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Topic: Calculus help.

Mentar the Malady Monkey
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posted 02102003 06:43 PM
A friend of mine who's in Integrated 3 (junior math, basically) said some college guy came into his class and asked people to solve the following: code:
i i
Or i to the i if that doesn't show up. The only hint was:
code:
ix e = cosx  isinx
And supposedly, there's an actual real number value. My friend posed it to me, since I'm in calculus, and I have no fucking clue.
Help?
     WHAT.
From: Pandemonium, HL, Hades  Registered: Nov 2000
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IceHawk78
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posted 02102003 06:51 PM
Well, I can tell you that that has absolutely nothing to do with Calculus.
Other than that, no clue.
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Mentar the Malady Monkey
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posted 02102003 07:04 PM
Meh, he acted like it did.
     WHAT.
From: Pandemonium, HL, Hades  Registered: Nov 2000
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MK
is somewhat large.
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posted 02102003 07:13 PM
That's no calculus, that's simply strong algebra with a slight dash of trig...
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IceHawk78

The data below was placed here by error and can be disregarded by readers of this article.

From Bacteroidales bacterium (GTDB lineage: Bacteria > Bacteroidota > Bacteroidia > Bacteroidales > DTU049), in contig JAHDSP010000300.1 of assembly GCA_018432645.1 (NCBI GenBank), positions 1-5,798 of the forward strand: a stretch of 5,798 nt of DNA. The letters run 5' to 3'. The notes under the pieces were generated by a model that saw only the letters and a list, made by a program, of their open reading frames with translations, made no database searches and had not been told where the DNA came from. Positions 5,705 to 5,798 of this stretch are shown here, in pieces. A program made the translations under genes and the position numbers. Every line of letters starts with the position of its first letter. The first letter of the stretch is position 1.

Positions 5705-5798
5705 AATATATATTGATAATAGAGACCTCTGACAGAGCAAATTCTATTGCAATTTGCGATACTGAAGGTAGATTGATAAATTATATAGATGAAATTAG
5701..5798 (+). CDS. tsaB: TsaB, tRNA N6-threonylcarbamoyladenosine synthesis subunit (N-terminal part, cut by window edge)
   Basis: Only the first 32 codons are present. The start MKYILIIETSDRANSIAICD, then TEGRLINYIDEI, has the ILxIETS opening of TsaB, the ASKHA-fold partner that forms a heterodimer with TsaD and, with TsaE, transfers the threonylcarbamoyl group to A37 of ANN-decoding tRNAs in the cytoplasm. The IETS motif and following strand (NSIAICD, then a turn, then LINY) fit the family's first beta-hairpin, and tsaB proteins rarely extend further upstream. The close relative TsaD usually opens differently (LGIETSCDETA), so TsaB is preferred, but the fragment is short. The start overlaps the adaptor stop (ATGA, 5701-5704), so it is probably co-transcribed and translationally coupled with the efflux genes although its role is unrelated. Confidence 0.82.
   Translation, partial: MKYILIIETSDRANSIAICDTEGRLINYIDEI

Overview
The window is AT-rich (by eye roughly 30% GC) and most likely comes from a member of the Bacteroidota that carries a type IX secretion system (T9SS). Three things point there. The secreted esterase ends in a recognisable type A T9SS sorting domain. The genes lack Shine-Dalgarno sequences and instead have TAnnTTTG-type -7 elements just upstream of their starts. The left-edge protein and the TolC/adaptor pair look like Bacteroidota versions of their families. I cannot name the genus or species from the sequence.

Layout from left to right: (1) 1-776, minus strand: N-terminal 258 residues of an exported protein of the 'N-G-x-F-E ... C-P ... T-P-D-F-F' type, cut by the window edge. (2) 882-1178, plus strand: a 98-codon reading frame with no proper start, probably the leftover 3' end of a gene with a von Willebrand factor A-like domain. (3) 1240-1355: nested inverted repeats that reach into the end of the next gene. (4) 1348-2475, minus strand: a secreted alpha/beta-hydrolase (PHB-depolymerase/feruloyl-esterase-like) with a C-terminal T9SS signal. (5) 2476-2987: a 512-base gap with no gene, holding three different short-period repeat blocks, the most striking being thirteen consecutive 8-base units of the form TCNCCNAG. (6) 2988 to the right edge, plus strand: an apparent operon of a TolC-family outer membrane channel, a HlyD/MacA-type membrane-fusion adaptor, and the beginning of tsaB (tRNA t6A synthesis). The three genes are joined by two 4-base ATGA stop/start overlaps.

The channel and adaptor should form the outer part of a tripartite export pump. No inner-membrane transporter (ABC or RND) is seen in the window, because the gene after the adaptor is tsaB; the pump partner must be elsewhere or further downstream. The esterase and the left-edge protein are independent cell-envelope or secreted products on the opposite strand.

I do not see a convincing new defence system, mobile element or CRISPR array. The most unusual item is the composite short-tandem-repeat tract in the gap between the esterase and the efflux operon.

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posted 02102003 07:26 PM
I concur, that has absolutely no measurements of slope anywhere.
I thought you said you were taking Calc...
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IceHawk78
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posted 02102003 07:33 PM
Odd...
Perhaps I've simply not gotten this far, or it is in much more complex calculus classes.
Anyhow, I have found the answer.
code:
This really has to wait to calculus and the theory of infinite series, unless you are willing to take DeMoivre's Law on faith. It says
e^(i*x) = cos(x) + i*sin(x)
where e is 2.718281827459..., the base of natural logarithms, and i is the square root of 1. Using this, it is possible to evaluate things like r = i^i. If we put x = pi/2 in DeMoivre's Law, we are told that e^(i*pi/2) = i. Now just raise both sides to the ith power, using the laws of exponents, and find that r = i^i = e^(i^2*pi/2) = e^(pi/2), which is a real number. Bizarre, no?
My reference . [ 02102003, 07:34 PM: Message edited by: IceHawk78 ]
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Rysto
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posted 02102003 08:05 PM
What do you mean by "solve"? Solve for what?
     So "a" can be any value? a guy in my Calculus class, on the nature of variables
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Rolken
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posted 02102003 08:13 PM
As seen on math team tshirt: we're #e^2(pi)i
Blah blah blah, no calculus
"What's the area of a circle?" doesn't have any measurements of slope anywhere either, smartypantses.
     [insert sig here]
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Mentar the Malady Monkey
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posted 02102003 08:23 PM